If there is a quibble to be had, it is that things become a bit more cartoonish than they should, what with Mutt swinging across vines like Tarzan in one scene, and Indy managing to survive a nuclear explosion by closing himself in a refrigerator. In previous films, the characters' mortality was always very much apparent even when faced with extraordinary circumstances. Here, they don't get hurt so much as they simply endure what comes to them and remain relatively unfazed. Then again, the exploits of Indiana Jones have never exactly been a beacon of realism, and so these over-the-top flourishes are fairly easy to swallow. The climax, which brings all of the central players to the City of Gold and face to face with an alien creature right out of "Close Encounters of the Third Kind," boasts solid showmanship and satisfyingly wraps things up. The same goes for the epilogue, which will please anyone who has yearned to see the relationship between Indy and Marion play out ever since "Raiders of the Lost Ark."
Just like his most famous and iconic character, Harrison Ford (2006's "Firewall
") may not be a spring chicken, but he doesn't let something like age get in the way of getting the job done. Ford is impressively, but not surprisingly, spry for a guy in his mid-sixties, and still has that twinkle for adventure in his eye that has made Indiana Jones so beloved for the last twenty-six years. Karen Allen (2000's "The Perfect Storm
") happily reprises her role as spitfire Marion Ravenwood and she, too, still looks terrific. It was an ingenious idea inviting Allen back to the series; she and Ford have as great of chemistry as always.
As Marion's cocksure son Mutt, Shia LaBeouf (2007's "Transformers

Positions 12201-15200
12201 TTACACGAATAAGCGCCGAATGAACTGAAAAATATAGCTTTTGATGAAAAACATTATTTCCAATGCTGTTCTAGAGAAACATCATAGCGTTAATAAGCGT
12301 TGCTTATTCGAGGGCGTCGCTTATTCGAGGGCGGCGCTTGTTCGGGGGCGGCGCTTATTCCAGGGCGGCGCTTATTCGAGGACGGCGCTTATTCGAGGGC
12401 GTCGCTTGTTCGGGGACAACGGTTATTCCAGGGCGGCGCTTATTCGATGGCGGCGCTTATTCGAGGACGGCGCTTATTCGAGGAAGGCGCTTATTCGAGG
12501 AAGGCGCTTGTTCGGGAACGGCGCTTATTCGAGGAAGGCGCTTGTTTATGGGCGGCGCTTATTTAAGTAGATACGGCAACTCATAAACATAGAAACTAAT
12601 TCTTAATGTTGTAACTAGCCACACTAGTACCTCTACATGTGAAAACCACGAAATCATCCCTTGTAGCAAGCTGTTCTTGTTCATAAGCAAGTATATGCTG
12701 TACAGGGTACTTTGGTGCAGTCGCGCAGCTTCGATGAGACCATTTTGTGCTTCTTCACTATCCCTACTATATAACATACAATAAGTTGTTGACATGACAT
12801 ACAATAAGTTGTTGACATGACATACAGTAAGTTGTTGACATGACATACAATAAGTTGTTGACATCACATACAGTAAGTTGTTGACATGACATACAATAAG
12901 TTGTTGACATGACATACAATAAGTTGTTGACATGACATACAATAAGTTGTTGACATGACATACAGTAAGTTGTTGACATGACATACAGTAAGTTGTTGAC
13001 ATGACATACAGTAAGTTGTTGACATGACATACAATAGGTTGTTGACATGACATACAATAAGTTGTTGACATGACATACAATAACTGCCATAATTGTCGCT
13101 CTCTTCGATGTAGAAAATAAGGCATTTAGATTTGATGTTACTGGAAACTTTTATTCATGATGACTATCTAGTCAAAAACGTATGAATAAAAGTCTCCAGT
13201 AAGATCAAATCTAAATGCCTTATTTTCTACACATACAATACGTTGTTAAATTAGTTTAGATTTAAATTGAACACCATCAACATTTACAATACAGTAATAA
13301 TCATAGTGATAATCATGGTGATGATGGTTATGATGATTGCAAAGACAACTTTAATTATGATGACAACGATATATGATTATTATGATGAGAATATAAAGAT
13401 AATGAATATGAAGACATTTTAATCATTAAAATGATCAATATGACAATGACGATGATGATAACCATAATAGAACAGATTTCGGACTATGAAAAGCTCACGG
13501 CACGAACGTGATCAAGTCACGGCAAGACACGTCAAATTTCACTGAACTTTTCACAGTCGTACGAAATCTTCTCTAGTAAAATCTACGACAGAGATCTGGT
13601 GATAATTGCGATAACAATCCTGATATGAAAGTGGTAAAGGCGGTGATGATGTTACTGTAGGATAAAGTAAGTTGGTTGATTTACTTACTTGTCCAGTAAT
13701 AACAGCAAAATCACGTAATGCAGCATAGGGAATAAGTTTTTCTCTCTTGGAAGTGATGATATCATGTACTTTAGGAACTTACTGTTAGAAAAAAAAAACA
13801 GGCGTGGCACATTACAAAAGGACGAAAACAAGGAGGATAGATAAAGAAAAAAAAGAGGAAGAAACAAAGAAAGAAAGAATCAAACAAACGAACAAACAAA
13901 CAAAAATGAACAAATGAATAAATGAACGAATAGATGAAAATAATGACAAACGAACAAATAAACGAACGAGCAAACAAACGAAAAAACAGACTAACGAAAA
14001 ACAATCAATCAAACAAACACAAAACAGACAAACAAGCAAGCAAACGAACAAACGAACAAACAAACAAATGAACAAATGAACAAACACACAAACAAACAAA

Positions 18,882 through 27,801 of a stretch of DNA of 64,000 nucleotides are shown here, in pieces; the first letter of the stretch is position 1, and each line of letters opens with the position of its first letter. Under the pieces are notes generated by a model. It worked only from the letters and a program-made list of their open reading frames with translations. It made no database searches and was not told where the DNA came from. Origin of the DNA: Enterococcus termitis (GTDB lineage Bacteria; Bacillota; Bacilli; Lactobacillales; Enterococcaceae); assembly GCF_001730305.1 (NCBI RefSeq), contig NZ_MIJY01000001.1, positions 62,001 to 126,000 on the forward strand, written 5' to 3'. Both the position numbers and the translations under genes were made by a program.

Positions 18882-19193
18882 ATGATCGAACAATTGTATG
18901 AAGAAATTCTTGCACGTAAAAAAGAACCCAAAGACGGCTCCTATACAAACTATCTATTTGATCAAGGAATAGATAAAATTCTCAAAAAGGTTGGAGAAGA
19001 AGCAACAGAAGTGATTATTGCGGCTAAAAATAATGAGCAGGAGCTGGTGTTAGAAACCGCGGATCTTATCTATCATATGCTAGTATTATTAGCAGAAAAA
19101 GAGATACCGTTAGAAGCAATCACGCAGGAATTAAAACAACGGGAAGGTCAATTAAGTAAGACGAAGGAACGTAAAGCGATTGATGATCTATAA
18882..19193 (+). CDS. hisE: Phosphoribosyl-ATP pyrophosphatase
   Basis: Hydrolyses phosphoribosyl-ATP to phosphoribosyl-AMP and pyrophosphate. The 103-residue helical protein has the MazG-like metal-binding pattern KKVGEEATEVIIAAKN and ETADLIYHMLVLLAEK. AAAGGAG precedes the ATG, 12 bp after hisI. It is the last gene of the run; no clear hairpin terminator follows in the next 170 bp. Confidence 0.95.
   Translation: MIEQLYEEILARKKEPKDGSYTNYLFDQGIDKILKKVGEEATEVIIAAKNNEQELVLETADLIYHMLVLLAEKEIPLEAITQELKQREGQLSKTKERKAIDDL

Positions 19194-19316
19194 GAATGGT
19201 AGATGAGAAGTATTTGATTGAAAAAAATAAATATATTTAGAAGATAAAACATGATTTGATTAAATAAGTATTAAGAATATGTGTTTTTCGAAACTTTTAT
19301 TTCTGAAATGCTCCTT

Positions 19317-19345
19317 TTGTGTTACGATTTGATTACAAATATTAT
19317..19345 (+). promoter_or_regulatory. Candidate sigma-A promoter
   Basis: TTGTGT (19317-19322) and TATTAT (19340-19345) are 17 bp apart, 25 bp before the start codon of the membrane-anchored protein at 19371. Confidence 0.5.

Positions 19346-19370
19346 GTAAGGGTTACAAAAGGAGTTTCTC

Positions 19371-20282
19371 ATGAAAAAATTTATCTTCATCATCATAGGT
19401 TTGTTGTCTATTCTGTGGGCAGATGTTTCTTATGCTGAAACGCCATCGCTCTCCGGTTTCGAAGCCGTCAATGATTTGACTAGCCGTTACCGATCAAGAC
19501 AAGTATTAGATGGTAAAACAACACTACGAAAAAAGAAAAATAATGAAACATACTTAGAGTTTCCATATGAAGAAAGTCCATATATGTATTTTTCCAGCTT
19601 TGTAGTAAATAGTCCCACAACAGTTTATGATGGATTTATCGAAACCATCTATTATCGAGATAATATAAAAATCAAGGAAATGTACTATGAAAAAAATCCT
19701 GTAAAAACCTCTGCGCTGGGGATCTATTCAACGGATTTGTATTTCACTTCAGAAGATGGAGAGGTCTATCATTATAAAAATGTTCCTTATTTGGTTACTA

") meshes well with his veteran co-stars and picks up some of the slack for Indy in the fighting scenes, while Cate Blanchett (2006's "Notes on a Scandal
") disappears into her deliciously villainous role as Irina Spalko. Less successful is Ray Winstone (2007's "Beowulf
"), whose side-switching character of 'Mac' George McHale is more a hindrance than an accessory to the story. Because he starts as Indy's sidekick and quickly reveals himself to be a dirty dealer, the viewer questions why Indy continues to allow him to stick around with them.
Few filmmakers are capable of making such fun popcorn movies as Steven Spielberg (Michael Bay tries, but fails, mistaking hyperkinetic editing for narrative momentum), and there is little doubt that "Indiana Jones and the Kingdom of the Crystal Skull" is the success it is because of him. Spielberg knows how to capture and exploit white-knuckle action on film, but he rarely lets it get in the way of his storytelling. Is this picture the Second Coming, as some rabid fans probably are anticipating? No, it isn't, and it doesn't have to be. "Indiana Jones and the Kingdom of the Crystal Skull" is an entertaining and inventive ride tailor-made for the summer movie season, nothing more. Whether or not this marks the conclusion of the series, it's good enough to do the Indy saga proud.